How to Change the Oil in Your Car or Truck

Changing your oil is easy. Follow these tips from an expert, and you're sure to be successful.
Feb. 19, 2009
http://www.motherearthnews.com/diy/how-to-change-oil.aspx
Use a filler spout or funnel to avoid spills when filling an engine with oil.


ISTOCKPHOTO/SKIP ODONNELL

Changing your own oil can be easy to do, and it’s not expensive. Regular oil changes will prolong the useful life of an engine.

But if you just want to do your own oil changes to save money, consider that express oil change outlets change the oil for little more than it costs to do it yourself, usually anywhere from $25 to $40. Further, you’ll have to dispose of your old oil, something the oil-change folks do for you. It might not be worth the time or hassle to change the oil yourself. But for many people, especially those outside metro areas, the options narrow to the local garage, which will often charge $30 or more for a change. At that price, doing it yourself (typically about $20) becomes a better proposition. Plus, you'll have the satisfaction of maintaining your vehicles — and you'll know it's been done right.

Tools and Equipment

If you decide to change your car or truck oil yourself, you’ll need a few basic tools. First, you’ll need a set of ramps or a pair of jack stands and a jack. Many people find working with ramps easier, for the simple reason they require only a steady eye and a light foot on the gas to get your vehicle at working height.

Second, you’ll need an oil filter wrench. In older vehicles with lots of clearance, a strap-type wrench (basically a strap of steel that tightens around the filter when it’s pulled tight by its handle) works well. But many newer cars with tightly packaged engine and transmission assemblies require an oil filter socket wrench — basically a large, pressed-steel can that fits around the outside of the filter, turned with a 3/8-drive socket wrench and extension. The length of the extension will vary depending upon oil filter location.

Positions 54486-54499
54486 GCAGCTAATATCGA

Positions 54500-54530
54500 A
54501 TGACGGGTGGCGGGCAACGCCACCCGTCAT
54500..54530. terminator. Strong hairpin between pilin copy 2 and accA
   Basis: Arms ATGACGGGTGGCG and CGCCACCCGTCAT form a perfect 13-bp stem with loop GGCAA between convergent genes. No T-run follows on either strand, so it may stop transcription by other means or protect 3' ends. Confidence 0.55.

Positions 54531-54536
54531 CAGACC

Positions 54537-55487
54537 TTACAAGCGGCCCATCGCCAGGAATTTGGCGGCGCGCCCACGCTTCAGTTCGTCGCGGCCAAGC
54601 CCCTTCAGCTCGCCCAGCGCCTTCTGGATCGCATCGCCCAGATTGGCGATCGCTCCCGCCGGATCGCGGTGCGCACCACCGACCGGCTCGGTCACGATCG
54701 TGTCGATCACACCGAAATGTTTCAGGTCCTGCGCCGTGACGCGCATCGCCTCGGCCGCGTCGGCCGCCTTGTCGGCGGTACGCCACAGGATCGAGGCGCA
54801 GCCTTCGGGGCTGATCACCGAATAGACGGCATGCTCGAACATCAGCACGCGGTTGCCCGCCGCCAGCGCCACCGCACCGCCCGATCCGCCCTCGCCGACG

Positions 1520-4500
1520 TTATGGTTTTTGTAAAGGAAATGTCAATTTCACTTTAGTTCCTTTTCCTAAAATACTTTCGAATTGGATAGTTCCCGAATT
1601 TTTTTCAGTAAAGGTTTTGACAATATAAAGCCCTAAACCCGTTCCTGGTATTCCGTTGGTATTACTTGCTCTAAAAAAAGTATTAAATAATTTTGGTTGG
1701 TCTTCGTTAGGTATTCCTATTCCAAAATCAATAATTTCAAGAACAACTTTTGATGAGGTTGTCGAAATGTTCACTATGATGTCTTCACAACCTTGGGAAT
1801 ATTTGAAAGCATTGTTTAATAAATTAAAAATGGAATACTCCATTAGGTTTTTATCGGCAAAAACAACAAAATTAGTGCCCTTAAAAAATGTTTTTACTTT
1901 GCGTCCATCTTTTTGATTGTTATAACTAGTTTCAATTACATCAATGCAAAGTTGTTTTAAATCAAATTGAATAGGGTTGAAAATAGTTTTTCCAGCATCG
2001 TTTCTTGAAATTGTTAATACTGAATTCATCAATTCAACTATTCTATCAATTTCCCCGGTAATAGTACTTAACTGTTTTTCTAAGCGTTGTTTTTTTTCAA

Third, you’ll need the correct-sized tool to remove the oil drain plug, either a box-end combination wrench or a socket wrench. Again, ease of access will determine the correct type. I prefer a box-end wrench for the simple reason it’s easier to get good leverage for pulling a stubborn drain plug loose.

Fourth, you’ll need a good drain pan. I strongly recommend a 10- to 15-quart round, plastic oil drain pan, available at any auto parts store. Look for one with a capped drain spout for easy emptying and a screen to catch the hot drain plug when it falls from the oil pan.

Finally, you’ll want some shop rags or paper towels to wipe up the inevitable minor spills, and a plastic bag for disposing of the old oil filter. All these tools are easy to find at an auto parts store.

Steps to Changing Oil

Oil changes are best done with the engine at operating temperature, for the simple reason that hot oil flows better and, more importantly, contaminants will be in suspension in the hot oil. The downside is hot oil can burn, so a pair of leather or heavy cotton work gloves is highly recommended.

After your vehicle is up on ramps or jack stands, check to make sure it’s stable. A level concrete surface is safest; on dirt or hard pack you risk the ramps or jack stands sinking in and the vehicle falling off. If you use a jack and stands, check the owner’s manual for appropriate lifting points. Jack stands should be positioned under major frame members, which are built to take the load of the vehicle. These are typically behind and alongside the engine/transmission assembly.

A lot of cars have a belly pan under the engine. If so, remove the belly pan, usually held on by a handful of bolts or, on some cars, with twist-lock plastic retainers.

With the drain pan at hand and gloves on, loosen the engine oil drain plug by turning it counterclockwise. Make sure you’re removing the engine oil plug, not the transmission drain plug. On some cars, it’s an easy mistake to make. After the plug is loose, turn it a few turns, then position the drain pan directly under the plug. If the plug is at an angle, position the pan to catch the angled flow of the oil, being ready to center the pan as the oil flow slows. Typically, it’s hard to remove the drain plug without it dropping with the flow of hot oil, so just turn it loose until it drops onto the oil catch, being quick to pull your hand away from the hot flowing oil.